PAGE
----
1. R v Wells, 2012 ABQB 77 (CanLII), per Gates J

Additional Conditions

810
...

Conditions in recognizance

(3.02) The justice or summary conviction court may add any reasonable conditions to the recognizance that the justice or court considers desirable to secure the good conduct of the defendant, including conditions that require the defendant

(a) to abstain from the consumption of drugs except in accordance with a medical prescription, of alcohol or of any other intoxicating substance;
(b) to provide, for the purpose of analysis, a sample of a bodily substance prescribed by regulation on the demand of a peace officer, a probation officer or someone designated under paragraph 810.3(2)(a) to make a demand, at the place and time and on the day specified by the person making the demand, if that person has reasonable grounds to believe that the defendant has breached a condition of the recognizance that requires them to abstain from the consumption of drugs, alcohol or any other intoxicating substance; or
(c) to provide, for the purpose of analysis, a sample of a bodily substance prescribed by regulation at regular intervals that are specified, in a notice in Form 51 served on the defendant, by a probation officer or a person designated under paragraph 810.3(2)(b) to specify them, if a condition of the recognizance requires the defendant to abstain from the consumption of drugs, alcohol or any other intoxicating substance.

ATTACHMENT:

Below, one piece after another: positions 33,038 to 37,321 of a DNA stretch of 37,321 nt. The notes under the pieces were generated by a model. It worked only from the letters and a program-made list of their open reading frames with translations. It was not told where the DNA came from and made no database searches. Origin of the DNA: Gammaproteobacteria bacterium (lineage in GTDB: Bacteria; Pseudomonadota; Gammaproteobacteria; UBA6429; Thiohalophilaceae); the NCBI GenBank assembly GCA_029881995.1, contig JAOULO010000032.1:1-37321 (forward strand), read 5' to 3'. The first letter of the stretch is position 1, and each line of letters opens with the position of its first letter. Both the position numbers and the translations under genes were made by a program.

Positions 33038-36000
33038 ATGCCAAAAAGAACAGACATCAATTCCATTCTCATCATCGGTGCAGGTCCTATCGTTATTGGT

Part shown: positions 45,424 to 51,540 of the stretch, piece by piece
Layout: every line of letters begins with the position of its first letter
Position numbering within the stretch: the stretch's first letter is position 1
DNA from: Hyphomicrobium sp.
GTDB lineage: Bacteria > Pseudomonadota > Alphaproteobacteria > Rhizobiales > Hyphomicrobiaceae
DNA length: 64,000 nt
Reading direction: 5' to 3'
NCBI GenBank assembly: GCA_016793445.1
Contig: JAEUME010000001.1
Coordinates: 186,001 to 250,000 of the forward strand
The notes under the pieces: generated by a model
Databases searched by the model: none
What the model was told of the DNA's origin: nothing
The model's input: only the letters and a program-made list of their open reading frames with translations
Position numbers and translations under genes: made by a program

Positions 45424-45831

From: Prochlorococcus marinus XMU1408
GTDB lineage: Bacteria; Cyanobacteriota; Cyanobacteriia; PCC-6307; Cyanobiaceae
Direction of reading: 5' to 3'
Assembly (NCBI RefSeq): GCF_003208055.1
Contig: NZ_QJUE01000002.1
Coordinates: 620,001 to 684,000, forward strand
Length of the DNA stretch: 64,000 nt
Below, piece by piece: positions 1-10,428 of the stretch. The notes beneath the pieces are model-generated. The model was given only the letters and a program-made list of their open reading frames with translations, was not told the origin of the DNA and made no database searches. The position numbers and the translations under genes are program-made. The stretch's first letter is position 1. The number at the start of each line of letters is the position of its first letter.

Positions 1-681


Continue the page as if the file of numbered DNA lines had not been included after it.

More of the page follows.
Conditions

(3.1) Before making an order under subsection (3), the justice or the summary conviction court shall consider whether it is desirable, in the interests of the safety of the defendant or of any other person, to include as a condition of the recognizance that the defendant be prohibited from possessing any firearm, cross-bow, prohibited weapon, restricted weapon, prohibited device, ammunition, prohibited ammunition or explosive substance, or all such things, for any period specified in the recognizance and, where the justice or summary conviction court decides that it is so desirable, the justice or summary conviction court shall add such a condition to the recognizance.

Surrender, etc.

(3.11) Where the justice or summary conviction court adds a condition described in subsection (3.1) to a recognizance order, the justice or summary conviction court shall specify in the order the manner and method by which